“It just comes down to the people that are around you and what certain people say every day and the way our team meetings go in the mornings and just that dedication,” Childers said.
Childers observed he hadn’t realized the winless streak had been more than 60 races until he was told during post-race.
“Nobody really ever changed a lick,” Childers said. “Every single morning we act the same. We talk about the same things of what we need to do better and when we need to do it. …
“We try to be perfect, and we try to win, but when we don’t win, we don’t have flames coming out of offices and people going crazy. … We’ve just kind of gradually got better, and honestly, that’s been fun just learning this car. I’ll admit I was probably the hard-headed one all year. Just every week you talk about, well, this is what we do with the old car, this is what we won with the old car. None of that matters anymore.”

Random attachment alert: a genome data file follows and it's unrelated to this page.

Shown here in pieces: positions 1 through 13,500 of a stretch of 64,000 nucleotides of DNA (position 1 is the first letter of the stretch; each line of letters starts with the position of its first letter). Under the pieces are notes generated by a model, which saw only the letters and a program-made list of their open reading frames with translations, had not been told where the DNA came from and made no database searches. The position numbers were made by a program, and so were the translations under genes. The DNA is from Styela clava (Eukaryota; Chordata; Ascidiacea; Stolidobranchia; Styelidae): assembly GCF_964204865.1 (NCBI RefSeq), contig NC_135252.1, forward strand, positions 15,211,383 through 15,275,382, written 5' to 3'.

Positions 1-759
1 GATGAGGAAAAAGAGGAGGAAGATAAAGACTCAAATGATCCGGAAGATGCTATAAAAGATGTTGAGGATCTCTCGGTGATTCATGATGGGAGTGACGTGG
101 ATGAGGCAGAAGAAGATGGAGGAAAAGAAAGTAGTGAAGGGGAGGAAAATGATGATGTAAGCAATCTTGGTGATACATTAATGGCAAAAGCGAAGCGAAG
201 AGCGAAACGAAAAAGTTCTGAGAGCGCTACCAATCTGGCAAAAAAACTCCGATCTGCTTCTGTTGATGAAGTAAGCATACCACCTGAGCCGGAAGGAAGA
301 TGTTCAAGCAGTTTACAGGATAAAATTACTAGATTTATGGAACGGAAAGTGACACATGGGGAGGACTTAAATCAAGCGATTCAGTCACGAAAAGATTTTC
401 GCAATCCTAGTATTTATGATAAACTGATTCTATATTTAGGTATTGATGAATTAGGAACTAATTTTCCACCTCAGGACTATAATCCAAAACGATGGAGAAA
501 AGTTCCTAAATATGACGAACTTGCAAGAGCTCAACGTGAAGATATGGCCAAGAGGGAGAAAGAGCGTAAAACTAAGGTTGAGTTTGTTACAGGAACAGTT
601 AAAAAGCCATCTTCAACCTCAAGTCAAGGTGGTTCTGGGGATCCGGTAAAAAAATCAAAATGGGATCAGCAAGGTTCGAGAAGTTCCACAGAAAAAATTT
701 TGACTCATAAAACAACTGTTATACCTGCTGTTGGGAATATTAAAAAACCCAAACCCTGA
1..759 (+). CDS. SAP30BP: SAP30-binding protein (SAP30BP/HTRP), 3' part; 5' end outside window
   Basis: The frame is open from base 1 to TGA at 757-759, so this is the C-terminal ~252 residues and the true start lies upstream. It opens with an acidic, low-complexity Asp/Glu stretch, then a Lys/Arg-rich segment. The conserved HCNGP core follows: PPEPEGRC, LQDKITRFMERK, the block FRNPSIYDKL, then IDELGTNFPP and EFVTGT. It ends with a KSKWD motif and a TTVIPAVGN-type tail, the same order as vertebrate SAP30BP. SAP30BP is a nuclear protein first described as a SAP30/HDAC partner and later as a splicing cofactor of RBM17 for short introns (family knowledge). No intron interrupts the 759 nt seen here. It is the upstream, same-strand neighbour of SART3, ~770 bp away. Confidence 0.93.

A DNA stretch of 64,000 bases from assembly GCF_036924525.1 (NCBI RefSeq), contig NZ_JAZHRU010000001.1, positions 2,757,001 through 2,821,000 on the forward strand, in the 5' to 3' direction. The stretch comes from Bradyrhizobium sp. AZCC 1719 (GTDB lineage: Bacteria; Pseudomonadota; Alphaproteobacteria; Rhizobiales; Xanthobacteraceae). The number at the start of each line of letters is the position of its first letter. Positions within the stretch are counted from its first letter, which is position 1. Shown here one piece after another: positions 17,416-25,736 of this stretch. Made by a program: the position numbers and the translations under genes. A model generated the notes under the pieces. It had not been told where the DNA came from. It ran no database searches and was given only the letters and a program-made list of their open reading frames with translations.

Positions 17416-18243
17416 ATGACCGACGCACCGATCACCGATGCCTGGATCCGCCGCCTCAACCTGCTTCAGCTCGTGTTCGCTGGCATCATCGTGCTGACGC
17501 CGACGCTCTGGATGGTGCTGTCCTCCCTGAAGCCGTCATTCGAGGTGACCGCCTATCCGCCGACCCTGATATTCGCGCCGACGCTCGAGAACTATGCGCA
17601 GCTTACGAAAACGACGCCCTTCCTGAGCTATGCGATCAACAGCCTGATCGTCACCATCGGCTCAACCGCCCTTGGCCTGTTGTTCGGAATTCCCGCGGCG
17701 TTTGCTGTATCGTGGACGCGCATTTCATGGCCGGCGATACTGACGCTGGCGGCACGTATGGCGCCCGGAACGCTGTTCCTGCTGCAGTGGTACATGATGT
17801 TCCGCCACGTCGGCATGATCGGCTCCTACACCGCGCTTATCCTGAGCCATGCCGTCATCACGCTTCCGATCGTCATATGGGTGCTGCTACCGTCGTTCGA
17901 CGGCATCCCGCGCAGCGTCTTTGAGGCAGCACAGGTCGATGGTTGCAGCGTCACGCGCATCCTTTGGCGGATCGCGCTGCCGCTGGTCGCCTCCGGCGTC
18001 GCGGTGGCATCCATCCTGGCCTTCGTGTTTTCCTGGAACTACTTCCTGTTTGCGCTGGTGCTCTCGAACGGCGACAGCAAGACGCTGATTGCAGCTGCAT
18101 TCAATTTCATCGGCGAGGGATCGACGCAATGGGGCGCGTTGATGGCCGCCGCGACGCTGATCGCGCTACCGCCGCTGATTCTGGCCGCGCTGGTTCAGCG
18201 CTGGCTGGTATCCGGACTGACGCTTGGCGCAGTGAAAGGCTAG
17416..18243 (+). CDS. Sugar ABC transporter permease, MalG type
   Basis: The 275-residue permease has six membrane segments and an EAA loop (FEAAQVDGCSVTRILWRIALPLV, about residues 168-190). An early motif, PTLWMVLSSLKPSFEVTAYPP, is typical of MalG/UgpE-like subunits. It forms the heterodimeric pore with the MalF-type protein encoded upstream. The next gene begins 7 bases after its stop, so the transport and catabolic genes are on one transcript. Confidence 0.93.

Now, any talk about winless streaks and missing the playoffs doesn’t matter either.
The 2014 Cup champions will get to have a say in how the 2022 playoffs unfold.
Before they get to the playoffs, the series has three races to get through, starting with Richmond Raceway this weekend. The short track is just the second track the Cup Series will make a return trip to this season.
Harvick and Co. should feel good about their chances. In the spring race, Harvick used a long green-flag run to end the race to finish second to Denny Hamlin.
“I’m really happy that we’re going back to a lot of these racetracks that I can actually open up a notebook and not fire off out of the pits and say, ‘Well, I wonder how far I should drive it in today? I wonder if it’s going to hit the limit or be tight or loose?'” Harvick said.